Cast member Annie Gonzalez (“Comedy Kids”) is a fifth-generation American, and says she spoke no Spanish at all until age eighteen, partly due to the fact that her elders had once been threatened and even struck physically if they spoke the language.

“They were encouraged almost to not [speak it] and not to teach the next generation. They were taught to assimilate,” said Gonzalez, who then gestured to her co-stars Calderon and Martin. “These girls are schooling me in Spanish. I’m like ‘claro que si!’

“It’s cool to experience it. I’m more embedded in my culture.”

Martin portrays Ana, the feisty daughter of the family who not only doesn’t hesitate to speak her mind but also is bucking the family’s strict religious traditions by being in a same-sex relationship with Calderon’s character.

“Hispancs are ‘conservative,’ but even our own parents, it’s fun to see them grow with what they see their kids are doing on TV,” Martin said.

Martin grew up in southern Louisiana, where her family was among the community’s only Hispanic members. She said that filming “Gentefied” in Los Angeles has offered her an opportunity to become more immersed in the greater Hispanic American culture that she missed out on growing up in the bayou.

“It was so special to see such a rich culture there and to really get the feel of the people, the ‘gente,’” she said. “Coming from a non-Hispanic community in southern Louisiana, it was really cool to see.”

Although the scripts for “Gentefied” are filled with high-quality writing and humor, any project needs to stand out in a crowded marketplace. Luckily for showrunners Marvin Lemus and Linda Yvette Chavez, “Ugly Betty” star America Ferrera came onboard as an executive producer—and thus translated the show from its humble web series beginnings to a home on Netflix.

“It is important that we [get] people that are similar to us [who] can vouch for us,” actor Santos said of “Gentefied” getting Ferrera’s imprimatur. “It’s more palatable for people to enjoy new things if it comes from someone they already know.”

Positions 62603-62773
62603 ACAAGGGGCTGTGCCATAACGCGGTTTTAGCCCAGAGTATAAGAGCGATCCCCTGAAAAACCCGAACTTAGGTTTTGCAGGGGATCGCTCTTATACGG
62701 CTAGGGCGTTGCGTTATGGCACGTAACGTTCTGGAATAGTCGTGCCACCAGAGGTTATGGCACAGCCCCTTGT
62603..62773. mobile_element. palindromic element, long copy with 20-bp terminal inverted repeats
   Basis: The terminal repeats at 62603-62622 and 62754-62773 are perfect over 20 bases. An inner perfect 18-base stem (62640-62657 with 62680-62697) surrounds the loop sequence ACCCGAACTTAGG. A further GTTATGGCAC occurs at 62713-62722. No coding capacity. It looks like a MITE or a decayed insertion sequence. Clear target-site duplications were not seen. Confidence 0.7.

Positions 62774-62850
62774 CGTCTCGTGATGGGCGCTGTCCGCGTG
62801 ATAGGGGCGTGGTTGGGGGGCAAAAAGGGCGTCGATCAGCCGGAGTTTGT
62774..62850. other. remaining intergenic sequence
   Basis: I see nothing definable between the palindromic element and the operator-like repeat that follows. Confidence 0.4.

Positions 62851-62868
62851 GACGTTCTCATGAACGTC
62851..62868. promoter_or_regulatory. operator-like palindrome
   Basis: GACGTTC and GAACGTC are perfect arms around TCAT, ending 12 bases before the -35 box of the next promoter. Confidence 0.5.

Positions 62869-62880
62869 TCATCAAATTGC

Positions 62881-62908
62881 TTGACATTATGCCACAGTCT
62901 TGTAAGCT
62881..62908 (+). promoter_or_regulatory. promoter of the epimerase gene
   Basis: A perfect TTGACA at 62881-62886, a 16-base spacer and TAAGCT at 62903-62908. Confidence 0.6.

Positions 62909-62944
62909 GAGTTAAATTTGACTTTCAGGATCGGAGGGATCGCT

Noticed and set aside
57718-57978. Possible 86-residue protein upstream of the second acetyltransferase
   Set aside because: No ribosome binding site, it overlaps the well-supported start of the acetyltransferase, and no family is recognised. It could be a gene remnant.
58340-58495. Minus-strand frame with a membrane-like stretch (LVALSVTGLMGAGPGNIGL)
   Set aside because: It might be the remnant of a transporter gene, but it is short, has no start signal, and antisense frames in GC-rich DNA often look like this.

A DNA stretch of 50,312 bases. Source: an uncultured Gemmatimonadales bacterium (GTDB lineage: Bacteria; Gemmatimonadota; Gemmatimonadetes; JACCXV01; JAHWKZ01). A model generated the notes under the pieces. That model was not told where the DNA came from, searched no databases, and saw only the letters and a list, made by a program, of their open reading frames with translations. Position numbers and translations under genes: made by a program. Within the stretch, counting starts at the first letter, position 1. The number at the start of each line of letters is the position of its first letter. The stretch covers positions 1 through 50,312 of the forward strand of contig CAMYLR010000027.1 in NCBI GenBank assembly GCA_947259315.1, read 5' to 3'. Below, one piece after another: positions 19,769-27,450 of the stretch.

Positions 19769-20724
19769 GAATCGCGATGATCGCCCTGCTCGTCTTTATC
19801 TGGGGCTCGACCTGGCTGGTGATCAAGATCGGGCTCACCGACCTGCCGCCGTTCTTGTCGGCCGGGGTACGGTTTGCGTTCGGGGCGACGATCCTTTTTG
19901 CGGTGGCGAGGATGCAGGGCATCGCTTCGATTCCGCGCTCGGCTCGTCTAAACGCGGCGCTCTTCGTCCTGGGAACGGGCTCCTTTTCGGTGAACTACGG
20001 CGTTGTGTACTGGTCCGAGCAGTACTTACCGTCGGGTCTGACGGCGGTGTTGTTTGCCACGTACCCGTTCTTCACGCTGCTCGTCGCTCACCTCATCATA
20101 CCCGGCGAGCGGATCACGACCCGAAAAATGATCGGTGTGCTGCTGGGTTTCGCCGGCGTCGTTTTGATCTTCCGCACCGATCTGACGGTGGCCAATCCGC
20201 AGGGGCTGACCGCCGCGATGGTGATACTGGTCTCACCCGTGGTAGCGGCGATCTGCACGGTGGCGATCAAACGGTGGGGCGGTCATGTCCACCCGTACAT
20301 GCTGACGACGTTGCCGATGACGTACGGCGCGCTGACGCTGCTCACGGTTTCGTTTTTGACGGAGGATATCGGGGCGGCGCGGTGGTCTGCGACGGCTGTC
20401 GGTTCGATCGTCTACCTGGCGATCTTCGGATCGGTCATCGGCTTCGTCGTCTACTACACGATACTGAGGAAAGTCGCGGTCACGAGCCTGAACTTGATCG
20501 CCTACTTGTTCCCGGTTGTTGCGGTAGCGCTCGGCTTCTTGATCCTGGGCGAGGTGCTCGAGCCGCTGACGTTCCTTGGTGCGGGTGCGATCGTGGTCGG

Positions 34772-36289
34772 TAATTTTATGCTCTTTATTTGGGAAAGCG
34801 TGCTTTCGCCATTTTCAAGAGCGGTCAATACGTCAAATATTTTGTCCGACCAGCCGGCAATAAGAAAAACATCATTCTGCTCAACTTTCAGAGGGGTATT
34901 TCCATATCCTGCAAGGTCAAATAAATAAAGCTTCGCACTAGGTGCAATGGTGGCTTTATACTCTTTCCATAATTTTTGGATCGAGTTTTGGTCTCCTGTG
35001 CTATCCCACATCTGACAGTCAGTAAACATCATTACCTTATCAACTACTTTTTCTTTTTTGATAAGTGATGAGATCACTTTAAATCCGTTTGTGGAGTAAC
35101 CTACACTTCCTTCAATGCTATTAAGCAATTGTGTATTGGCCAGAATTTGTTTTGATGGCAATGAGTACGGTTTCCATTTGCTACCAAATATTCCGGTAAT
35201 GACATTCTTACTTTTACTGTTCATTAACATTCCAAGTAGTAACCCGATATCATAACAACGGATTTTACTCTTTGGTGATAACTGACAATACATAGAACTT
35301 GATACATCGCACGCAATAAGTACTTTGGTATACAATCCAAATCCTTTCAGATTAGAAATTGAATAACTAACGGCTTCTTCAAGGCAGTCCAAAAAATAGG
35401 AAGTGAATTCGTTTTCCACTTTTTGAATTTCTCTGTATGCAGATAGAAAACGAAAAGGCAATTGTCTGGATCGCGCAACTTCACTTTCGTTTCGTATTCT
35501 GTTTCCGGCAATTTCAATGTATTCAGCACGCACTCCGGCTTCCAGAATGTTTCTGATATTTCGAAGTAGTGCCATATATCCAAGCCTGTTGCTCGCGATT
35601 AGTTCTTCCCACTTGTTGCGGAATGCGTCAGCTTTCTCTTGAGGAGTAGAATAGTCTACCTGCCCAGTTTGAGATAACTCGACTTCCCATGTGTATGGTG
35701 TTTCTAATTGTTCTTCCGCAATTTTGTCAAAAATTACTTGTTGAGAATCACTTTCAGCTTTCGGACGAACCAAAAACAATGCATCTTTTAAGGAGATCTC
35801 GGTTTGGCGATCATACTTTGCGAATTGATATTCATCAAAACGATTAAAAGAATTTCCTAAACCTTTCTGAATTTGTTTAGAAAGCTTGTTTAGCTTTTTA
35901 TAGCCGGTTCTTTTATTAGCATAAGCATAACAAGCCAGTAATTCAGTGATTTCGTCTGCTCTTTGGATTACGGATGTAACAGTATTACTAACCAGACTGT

“[Audiences] recognize America and know of her work. She has a name, so that’s what brought peopels’ attention,” added J.J. Soria, the actor who portrays Erik.

All of the cast members of “Gentefied” say it’s more important that the characters they play on the show aren’t so much positive as “authentic,” i.e., Hispanic and Latino characters that transcend one dimension and come across as fully-realized persons.

“More people will relate to these characters, specifically Latins, [because] they’re more relatable than the ones we’re accustomed to seeing on television,” said Soria. “More people relate to the hard-working Latino—not the criminal, not the gardener [but] these people who have ambitions.”

“We haven’t really gotten a chance to be seen in a certain way or we’re only ‘allowed’ to be seen a certain way,” added Santos. “And When you crack it open with a show like ‘Gentefied,’ it shows that we can be amazing.”

And autentico to boot.

“The community of Boyle Heights is tuning in [saying], ‘I know that street; I know that mural!’” said Soria. “It’s really cool.”

The first season of “Gentefied” is now streaming on Netflix.